CRISPR-Cas9, the revolutionary gene-editing technique, has been used on blood samples for treating Duchenne muscular dystrophy (DMD), a rare and fatal muscle disease. More than 3,000 genetic mutations are responsible for the disease and using CRISPR, scientists were able to correct these mutations.
The research was carried out by a team of scientists based in US and Germany, and their results were published in Science Advances last week. Eric Olsen, the corresponding author of the study, said, “This disease has defied every therapy that’s been tested so far. It’s a really tough one.”
DMD afflicts one out of every 5,000 males. It causes muscle weakening all over the body, often resulting in teenage deaths from weakened heart muscles. It is generally seen in boys with its effects beginning from infancy.
DMD causing mutations result in a failure of the production of the protein dystrophin. Dystrophin is fundamental in improving the strength of muscle fibres and its absence causes degeneration of muscle cells. The leading cause of death from DMD is a condition called dilated cardiomyopathy (DCM). The hearts of people suffering from DCM are unable to pump blood effectively. There is no treatment which can cure any of the conditions caused by DMD thus far.
Performing gene therapy on DMD mutations posed significant challenges. “DMD gene is the largest known gene in the human genome, encompassing 2.6 million base pairs,” the authors write in the study. Because of its large size and complex structure, the rate of mutations is high. Correction of these thousands of mutations using a targeted technology such as CRISPR then could not have been easy.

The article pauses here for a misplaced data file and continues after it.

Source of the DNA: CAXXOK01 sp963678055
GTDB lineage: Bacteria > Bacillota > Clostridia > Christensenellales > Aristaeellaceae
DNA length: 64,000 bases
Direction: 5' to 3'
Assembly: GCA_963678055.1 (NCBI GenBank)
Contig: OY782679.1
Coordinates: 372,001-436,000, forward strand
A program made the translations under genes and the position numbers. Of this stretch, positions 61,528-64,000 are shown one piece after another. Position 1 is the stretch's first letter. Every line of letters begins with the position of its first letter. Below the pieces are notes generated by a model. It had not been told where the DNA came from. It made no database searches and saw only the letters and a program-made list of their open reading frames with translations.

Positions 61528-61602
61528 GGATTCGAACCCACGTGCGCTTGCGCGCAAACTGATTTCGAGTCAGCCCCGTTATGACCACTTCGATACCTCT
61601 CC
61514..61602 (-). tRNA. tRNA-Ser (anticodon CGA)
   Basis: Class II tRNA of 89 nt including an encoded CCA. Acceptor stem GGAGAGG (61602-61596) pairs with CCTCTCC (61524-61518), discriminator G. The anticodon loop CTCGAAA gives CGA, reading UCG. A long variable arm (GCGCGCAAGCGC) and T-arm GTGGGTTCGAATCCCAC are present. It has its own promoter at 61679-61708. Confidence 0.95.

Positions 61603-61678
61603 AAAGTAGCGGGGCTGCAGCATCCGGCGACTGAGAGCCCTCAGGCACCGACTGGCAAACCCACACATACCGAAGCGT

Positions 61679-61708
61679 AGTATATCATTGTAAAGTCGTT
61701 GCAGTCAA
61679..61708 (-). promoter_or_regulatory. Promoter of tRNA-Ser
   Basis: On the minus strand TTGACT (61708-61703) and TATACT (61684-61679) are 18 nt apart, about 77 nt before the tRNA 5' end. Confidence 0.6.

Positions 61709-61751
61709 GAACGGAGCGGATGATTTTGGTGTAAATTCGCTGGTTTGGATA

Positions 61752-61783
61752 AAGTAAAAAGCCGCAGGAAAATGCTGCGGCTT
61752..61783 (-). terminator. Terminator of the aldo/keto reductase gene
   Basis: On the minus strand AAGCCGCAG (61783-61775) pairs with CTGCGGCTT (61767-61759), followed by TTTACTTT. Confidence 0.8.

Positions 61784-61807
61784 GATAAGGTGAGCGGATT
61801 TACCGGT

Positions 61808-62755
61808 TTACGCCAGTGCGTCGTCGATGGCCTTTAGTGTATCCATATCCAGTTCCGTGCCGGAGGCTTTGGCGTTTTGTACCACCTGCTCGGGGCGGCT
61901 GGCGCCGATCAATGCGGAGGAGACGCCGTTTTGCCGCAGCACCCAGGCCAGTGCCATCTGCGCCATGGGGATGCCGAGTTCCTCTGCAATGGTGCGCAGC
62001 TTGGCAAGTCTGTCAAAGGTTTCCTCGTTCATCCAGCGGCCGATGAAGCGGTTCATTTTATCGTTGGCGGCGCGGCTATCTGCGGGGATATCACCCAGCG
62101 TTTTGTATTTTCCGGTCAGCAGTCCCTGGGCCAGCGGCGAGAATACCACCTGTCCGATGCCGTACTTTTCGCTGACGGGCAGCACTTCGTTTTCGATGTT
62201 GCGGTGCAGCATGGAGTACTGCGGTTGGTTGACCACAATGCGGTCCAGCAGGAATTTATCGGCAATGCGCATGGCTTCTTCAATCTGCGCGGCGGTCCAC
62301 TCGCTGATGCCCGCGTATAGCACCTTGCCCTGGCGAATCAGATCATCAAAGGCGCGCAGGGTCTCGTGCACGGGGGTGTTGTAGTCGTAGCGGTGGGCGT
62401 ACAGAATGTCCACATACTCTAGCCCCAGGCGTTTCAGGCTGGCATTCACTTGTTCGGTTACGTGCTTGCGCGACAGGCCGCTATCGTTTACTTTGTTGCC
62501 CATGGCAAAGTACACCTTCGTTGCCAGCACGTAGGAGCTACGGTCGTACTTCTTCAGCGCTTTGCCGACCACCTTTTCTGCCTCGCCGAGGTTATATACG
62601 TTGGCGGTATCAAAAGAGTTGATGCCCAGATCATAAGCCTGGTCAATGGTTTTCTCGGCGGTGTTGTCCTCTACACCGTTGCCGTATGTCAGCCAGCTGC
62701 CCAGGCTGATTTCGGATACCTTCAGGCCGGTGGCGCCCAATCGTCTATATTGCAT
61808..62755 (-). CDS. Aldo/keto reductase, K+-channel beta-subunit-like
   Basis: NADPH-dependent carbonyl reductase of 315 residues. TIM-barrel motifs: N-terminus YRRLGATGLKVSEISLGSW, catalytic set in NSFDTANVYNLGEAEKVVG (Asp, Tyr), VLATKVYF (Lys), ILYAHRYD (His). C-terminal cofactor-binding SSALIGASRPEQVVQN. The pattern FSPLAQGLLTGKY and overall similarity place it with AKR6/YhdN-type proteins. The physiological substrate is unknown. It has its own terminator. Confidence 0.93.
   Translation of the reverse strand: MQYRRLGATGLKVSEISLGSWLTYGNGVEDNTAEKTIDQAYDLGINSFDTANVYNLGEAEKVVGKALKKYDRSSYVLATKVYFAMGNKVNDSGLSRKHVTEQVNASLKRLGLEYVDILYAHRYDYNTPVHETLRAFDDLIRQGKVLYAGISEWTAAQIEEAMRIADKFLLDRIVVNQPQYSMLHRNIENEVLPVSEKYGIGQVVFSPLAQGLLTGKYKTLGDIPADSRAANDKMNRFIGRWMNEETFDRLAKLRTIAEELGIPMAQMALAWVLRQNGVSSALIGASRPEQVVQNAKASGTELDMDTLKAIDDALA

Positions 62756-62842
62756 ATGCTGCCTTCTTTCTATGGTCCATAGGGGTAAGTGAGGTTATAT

What made it possible is the fact that DMD mutations in humans occur in clusters termed as “hotspots”. While each and every individual mutation could not be targeted, 60% of them could because of the existence of these hotspots.
CRISPR was used to successfully target areas within and around the mutated genes and replace them with healthy ones. After treatment, production of dystrophin began again in muscle cells. Tests of this technique were conducted on live mice as well as dogs prior to experiments on human cells in a petri dish. The mice have been observed for an year now and have remained healthy while continuing to produce dystrophin.
One of the major concerns of using CRISPR is that the treatment can go off target and cause unwanted mutations, resulting in other problems. But no off-target edits seem to have been observed in this study. Olson says follow up studies are needed to confirm this.
Genetic mutations result in various disorders for which no easy treatment is available. With the increase in experimental success of CRISPR, hope for one day treating these disorders is also increasing. Clinical trials using CRISPR on humans have only be approved in US and China till now. However, ethical challenges of using this technology for purposes other than treatment of illnesses remain unaddressed.
Olson said clinical trials could start within a couple of years if studies continue smoothly.